Back in 2014 and 2015, I did a series of reviews that I called Embracing the Melodrama, in which I reviewed some of the best (and worst) melodramas ever made. All together, I reviewed 186 films as a part of Embracing the Melodrama, everything from Sunrise to Reefer Madness to The Towering Inferno to Cocaine: One Man’s Seduction. I had so much fun doing it that I’ve decided to do it again.
No, don’t worry. I’m not going to attempt to review 186 films this time. Instead, for Embracing The Melodrama Part III, I am going to limit myself to reviewing 8 films. I’ll be posting one Embracing the Melodrama review a day, from now until next Sunday.
Let’s kick things off with 1957’s No Down Payment, a film about life in … THE SUBURBS!
(cue dramatic music)
Is there any place in America that’s more dramatic? Is it any wonder that, since the early 50s, films have regularly been using the suburbs as an example of everything that’s apparently wrong with America? Every year sees at least one major film about how terrible life is in the suburbs. Last year, for instance, George Clooney directed a film called Suburbicon, which was regularly cited as a possible Oscar contender before it was released and everyone was reminded of the fact that George Clooney is a terrible director. That said, I can understand why filmmakers continue to be drawn to the suburbs. Secret affairs. Dangerous drugs. Duplicitous children. Fractured families. Barbecuing alcoholics. Undercover occultists. You can find them all in the suburbs!
No Down Payment opens with David (Jeffrey Hunter) and Jean Martin (Patricia Owens) driving down a California highway and looking at the billboards that dot the landscape. Every billboard advertises a new community, inviting people to make a new and better life away from the crowded city. David and Jean smile, amused by how blatant all of the ads are. That’s when they see the billboard that’s advertising their new home:
Sunrise Hill Estates
A Better Place For Better Living
Soon, David and Jean are moving into their new home and meeting their new neighbors. It turns out that most of the houses in Sunrise Hill Estates are available for “no down payment” and the majority of the residents are struggling financially. Though David may look at all of his neighbors and say, “Looks like everybody here is living a wonderful life,” the truth is something far different.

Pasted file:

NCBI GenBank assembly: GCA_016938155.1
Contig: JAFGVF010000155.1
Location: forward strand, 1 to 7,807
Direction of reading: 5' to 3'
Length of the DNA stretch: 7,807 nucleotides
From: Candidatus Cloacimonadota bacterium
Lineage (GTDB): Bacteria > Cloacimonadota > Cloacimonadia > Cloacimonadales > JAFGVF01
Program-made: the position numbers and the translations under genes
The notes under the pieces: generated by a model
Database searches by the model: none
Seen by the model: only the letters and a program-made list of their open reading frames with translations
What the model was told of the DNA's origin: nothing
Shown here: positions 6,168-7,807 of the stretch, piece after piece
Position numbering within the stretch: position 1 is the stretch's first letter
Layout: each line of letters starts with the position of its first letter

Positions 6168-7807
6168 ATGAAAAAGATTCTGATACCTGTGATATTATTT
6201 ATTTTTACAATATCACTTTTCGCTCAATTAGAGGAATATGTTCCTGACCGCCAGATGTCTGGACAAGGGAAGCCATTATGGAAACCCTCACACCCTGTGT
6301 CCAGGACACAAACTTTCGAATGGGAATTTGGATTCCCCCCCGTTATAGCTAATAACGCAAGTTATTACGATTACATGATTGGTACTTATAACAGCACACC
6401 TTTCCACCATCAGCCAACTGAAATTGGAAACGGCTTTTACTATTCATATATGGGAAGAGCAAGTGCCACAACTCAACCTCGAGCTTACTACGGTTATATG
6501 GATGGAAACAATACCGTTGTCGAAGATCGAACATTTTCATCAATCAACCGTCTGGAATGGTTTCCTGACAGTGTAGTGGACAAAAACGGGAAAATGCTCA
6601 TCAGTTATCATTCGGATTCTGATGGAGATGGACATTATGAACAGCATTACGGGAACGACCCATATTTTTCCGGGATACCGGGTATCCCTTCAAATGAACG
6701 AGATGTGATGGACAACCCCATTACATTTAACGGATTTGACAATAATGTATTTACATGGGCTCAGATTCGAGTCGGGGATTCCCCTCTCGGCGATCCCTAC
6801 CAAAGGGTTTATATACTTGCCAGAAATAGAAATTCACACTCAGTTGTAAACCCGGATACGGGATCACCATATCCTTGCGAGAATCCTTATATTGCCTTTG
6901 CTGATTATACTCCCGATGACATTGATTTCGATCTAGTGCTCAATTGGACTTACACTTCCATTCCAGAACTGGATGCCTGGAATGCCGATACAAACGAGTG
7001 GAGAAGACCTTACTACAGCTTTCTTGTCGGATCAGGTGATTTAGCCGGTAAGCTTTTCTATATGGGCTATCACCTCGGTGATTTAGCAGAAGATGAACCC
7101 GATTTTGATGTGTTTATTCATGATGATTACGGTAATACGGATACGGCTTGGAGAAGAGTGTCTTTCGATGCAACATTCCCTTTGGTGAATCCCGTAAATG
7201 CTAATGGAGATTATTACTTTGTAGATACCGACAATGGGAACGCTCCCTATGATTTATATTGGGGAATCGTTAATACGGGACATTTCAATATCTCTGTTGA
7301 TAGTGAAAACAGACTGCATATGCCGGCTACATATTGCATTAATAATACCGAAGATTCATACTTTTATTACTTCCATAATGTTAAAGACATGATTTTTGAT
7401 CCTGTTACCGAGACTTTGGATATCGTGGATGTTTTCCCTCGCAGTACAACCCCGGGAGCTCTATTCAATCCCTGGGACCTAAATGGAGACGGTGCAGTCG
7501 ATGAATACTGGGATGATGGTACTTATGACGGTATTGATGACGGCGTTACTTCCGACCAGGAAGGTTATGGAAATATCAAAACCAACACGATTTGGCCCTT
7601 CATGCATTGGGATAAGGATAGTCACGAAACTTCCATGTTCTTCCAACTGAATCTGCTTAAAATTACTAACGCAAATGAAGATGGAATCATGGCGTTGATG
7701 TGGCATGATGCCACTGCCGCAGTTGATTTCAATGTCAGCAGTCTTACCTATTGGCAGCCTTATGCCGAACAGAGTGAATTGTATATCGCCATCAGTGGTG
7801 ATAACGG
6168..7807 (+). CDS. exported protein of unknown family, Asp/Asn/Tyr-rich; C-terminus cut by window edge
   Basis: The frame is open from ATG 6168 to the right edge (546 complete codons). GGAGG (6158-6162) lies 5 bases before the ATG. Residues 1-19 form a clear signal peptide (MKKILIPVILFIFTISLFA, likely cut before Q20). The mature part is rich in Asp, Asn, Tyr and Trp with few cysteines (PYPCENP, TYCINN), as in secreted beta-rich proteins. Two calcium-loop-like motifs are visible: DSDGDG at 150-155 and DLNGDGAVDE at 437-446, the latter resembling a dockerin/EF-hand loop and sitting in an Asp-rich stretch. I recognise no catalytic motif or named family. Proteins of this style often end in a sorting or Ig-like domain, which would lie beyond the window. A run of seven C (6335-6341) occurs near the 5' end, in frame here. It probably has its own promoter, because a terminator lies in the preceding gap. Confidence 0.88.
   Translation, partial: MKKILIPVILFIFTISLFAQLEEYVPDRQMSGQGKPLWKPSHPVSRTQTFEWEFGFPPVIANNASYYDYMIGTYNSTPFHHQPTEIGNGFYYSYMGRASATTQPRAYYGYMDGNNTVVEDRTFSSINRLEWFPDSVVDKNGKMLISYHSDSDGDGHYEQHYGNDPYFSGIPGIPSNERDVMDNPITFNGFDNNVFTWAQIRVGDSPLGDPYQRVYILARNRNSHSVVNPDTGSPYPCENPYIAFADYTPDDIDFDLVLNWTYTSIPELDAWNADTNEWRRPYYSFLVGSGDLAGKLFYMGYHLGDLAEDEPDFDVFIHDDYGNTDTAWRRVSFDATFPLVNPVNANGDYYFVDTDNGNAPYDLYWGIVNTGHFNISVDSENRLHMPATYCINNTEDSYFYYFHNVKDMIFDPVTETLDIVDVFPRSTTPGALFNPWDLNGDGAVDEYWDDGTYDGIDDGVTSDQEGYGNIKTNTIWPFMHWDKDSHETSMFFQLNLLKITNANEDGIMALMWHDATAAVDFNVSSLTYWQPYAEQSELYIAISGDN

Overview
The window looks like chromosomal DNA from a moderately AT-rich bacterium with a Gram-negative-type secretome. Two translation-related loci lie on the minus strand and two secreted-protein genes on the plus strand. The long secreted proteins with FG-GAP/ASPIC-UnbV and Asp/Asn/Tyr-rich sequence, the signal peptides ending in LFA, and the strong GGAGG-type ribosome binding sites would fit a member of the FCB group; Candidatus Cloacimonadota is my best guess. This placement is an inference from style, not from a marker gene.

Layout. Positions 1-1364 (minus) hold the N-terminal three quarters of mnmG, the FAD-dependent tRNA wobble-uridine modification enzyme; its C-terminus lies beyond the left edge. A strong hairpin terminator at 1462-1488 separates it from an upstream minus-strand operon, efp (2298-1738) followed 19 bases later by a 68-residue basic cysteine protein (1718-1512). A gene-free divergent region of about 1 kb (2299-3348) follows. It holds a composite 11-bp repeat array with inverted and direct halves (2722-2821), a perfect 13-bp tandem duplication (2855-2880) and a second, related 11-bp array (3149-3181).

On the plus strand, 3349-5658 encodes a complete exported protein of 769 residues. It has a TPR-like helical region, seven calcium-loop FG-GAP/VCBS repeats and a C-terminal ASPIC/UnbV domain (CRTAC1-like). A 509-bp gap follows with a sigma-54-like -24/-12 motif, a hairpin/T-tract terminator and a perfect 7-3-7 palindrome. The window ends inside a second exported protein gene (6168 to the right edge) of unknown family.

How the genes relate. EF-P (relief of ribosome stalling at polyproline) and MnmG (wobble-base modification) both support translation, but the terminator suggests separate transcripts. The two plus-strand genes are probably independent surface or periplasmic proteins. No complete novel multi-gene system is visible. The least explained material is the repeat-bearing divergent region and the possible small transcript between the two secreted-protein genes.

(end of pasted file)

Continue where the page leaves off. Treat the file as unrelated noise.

(If David’s line sound a bit too on the nose and obvious, that’s because almost all of the dialogue in No Down Payment was too on the nose and obvious. As a side note, “on the nose” is an extremely strange expression.)
David’s neighbors include:
Herm Kreitzer (Pat Hingle) and his wife, Betty (Barbara Rush). Herm owns an appliance store and sits on the town council. Herm is gruff but likable. He’s the leader of his neighborhood and he welcomes the Martins with a backyard party. Herm’s employee, Iko (Aki Aleong), wants to move to Sunrise Hill but no one is willing to give him a reference because he’s not white.
Troy Boone (Cameron Mitchell) and his wife, Leola (Joanne Woodward). We know that Troy is going to be trouble because he’s played by Cameron Mitchell. We know that we’re going to like Leola because she’s played by Joanne Woodward. Troy’s an auto mechanic and a veteran. He wants to be appointed the chief of police but the town is reluctant to hire him because he doesn’t have a college education. Leola wants to have a child but Troy says that they can’t even think about that until he has a good job.
And then there’s Jerry Flagg (Tony Randall) and his wife, Isabelle (Sheree North). Jerry is a used car salesman and he’s also a drunk. Jerry spends most of the movie hitting on other women and embarrassing Isabelle. Jerry has no impulse control and, as a result, he’s heavily in debt. His only hope is that he can convince a family to buy an expensive car that they really don’t need. When last I checked, that’s what a used car salesman is supposed to do.
The film deals with a lot of issues — prejudice, sexism, economic insecurity — that are still relevant today. Unfortunately, the film itself is a bit slow and what was shocking in the 50s seems rather jejune today. Watching the film, you get the feeling that, as with many films of the 50s, all of the interesting stuff is happening off-screen. That said, the film has an interesting cast. Jeffrey Hunter and Patricia Owens are a bit dull as the Martins but then you’ve got their neighbors! Any film that features Cameron Mitchell glowering can’t be all bad but the best performance comes from Tony Randall, who is memorably sleazy and desperate as Jerry Flagg. For a fun experiment, watch this film right before watching Will Success Spoil Rock Hunter?
Tomorrow, we’ll continue to embrace the melodrama with 1961’s Common Law Wife!